July 18, 2015
MALAYSIA: Najib Razak is a NATO Prime Minister
Sabahans have had enough of Najib’s ‘no action talk only’
The people want to be freed of price disparity and the illegal immigrant phenomenon and have lost patience with the committees sitting on the problems.
An Assemblyman has pointed out that Prime Minister Najib Abdul Razak was bogged down in Sabah by setting up one NATO committee after another NATO committee in response to local issues but with hardly any results. “It’s all no action, talk only (NATO),” said Sri Tanjung Assemblyman Chan Foong Hin.
“There are too many committees, but hardly any achievements.” The key issues in Sabah, he added, were the National Cabotage Policy (NCP) blamed for the higher prices and cost of living vis-à-vis the peninsula despite stagnant and depressed local wages, lower standard of living, lower minimum wage compared with the Peninsula, a lack of political power, and unfair distribution of resources.
Another key issue, he said, was the illegal immigrant phenomenon plaguing the state for decades and creating social problems and contributing to a higher crime rate including kidnappings-for-ransom.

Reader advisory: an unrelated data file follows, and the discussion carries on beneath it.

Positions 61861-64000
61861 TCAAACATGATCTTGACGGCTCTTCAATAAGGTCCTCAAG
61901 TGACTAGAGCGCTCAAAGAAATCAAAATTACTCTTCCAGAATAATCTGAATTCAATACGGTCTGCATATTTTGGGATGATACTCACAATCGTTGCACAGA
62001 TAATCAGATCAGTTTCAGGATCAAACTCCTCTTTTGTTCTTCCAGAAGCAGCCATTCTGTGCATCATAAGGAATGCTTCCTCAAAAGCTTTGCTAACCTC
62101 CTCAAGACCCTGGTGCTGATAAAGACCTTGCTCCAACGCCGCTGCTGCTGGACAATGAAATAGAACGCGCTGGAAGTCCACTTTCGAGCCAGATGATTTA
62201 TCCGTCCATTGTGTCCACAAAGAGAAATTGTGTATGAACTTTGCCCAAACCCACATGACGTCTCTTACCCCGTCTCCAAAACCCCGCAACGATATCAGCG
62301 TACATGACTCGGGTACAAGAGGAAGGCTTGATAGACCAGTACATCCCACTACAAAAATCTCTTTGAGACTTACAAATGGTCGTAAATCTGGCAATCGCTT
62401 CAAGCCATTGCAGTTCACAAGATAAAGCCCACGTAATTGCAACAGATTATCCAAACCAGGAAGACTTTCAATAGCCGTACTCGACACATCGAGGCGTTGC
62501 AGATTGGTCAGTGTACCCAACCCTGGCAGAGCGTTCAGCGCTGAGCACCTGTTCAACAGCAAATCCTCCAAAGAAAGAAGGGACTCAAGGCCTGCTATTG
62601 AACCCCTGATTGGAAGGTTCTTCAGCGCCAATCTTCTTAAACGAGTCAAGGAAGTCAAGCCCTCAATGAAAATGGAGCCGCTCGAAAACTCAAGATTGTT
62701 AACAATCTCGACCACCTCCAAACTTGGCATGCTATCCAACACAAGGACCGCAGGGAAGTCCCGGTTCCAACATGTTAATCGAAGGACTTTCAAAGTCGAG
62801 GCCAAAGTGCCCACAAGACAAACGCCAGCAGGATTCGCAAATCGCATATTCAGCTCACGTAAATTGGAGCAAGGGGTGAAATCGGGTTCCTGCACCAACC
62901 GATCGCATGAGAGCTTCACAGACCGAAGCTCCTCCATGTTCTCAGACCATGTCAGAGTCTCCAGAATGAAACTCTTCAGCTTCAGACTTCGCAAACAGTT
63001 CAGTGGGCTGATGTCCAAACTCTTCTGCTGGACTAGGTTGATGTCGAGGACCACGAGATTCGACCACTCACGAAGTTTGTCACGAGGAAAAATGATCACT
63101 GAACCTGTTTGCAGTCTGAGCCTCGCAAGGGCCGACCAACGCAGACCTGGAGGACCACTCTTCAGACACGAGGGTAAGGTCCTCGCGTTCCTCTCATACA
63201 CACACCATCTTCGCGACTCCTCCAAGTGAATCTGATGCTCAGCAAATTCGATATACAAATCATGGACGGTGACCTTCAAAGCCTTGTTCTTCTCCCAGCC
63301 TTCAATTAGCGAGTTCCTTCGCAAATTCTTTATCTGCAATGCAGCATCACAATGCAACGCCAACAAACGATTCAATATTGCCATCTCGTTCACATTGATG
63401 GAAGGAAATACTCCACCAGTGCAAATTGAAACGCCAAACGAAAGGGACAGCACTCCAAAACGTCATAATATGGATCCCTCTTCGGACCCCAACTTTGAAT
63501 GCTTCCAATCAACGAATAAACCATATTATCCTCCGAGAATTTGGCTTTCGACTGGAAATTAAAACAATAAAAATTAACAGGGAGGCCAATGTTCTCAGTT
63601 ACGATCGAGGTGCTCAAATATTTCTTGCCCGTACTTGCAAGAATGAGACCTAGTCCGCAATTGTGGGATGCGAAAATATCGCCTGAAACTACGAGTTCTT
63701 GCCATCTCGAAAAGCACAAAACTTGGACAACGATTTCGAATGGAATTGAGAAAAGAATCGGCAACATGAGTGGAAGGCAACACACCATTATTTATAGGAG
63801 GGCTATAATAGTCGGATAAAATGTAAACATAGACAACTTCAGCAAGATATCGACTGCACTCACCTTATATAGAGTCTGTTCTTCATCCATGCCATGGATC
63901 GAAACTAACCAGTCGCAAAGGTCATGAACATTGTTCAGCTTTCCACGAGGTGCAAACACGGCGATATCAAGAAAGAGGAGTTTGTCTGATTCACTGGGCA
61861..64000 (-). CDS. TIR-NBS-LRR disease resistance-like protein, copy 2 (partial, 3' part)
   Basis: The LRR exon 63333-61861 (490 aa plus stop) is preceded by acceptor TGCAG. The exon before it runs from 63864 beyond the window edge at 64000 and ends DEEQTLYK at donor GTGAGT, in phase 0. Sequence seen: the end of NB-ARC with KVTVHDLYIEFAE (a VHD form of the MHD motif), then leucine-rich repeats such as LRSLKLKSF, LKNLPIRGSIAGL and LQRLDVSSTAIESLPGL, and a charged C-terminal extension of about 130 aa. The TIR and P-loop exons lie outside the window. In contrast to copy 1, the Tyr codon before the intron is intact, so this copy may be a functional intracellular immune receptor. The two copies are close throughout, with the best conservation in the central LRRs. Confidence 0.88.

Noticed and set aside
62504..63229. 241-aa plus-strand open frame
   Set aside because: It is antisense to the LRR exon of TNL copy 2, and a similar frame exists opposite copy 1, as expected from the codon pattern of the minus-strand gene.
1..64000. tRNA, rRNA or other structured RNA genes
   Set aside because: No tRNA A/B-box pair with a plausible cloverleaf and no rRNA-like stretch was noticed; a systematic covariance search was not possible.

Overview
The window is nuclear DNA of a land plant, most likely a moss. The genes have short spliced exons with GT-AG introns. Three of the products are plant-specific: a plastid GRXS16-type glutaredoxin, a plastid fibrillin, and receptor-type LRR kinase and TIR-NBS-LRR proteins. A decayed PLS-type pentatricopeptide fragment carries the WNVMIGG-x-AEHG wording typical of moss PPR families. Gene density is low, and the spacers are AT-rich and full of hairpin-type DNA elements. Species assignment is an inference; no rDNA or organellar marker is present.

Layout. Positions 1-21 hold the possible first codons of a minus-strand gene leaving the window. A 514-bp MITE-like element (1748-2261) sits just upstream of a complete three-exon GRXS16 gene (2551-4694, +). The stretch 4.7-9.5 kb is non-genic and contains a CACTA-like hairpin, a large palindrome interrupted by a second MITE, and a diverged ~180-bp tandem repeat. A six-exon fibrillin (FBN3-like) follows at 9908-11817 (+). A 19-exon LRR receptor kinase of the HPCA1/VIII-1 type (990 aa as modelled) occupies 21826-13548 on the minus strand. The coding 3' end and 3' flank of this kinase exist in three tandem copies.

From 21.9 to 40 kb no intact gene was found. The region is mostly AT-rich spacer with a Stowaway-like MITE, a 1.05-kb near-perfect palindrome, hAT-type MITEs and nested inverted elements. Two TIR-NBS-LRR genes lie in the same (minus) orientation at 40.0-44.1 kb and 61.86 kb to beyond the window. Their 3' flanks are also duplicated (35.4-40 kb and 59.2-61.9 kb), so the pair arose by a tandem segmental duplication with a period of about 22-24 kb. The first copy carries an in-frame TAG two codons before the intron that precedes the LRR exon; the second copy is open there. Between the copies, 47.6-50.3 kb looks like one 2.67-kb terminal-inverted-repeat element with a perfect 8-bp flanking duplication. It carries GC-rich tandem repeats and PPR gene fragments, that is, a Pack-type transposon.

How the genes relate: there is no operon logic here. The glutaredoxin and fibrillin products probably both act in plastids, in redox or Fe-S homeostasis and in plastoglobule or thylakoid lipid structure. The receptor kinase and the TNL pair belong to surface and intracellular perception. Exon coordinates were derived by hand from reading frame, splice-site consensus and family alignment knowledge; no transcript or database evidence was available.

Chan called upon the Federal Government to announce the results of three committees set up earlier viz. the Permanent Committee on Management of Foreign Migrants in Sabah headed by Home Minister Ahmad Zahid Hamidi and Sabah Chief Minister Musa Aman, the Technical Committee on Foreign Migrants in Sabah headed by Huguan Siou and Deputy Chief Minister Joseph Pairin Kitingan and the Federal Committee on the National Cabotage Policy.
Pairin is a member of the committee on the NCP. “Sabahans want to know when they would be freed of the price disparity and illegal immigrants,” said Chan.
Chan, also DAP Sabah Vice Chairman, was “welcoming” Foreign Minister Anifah Aman’s announcement that Najib had approved yet another committee for Sabah, this time a special one to study the state’s entitlement under the Federal Constitution to 40 per cent of all revenue collected by the Federal Government in the state.
Anifah said the special committee would also “thoroughly study” several other issues especially financial rights under the oil and gas royalty formula which was last paid in 1974 at 10 per cent and not the 5 per cent the state was getting today.“Ironically, Anifah neither announced the members for the committee nor when it would be set up,” said Chan. “Would this be yet another NATO Committee?”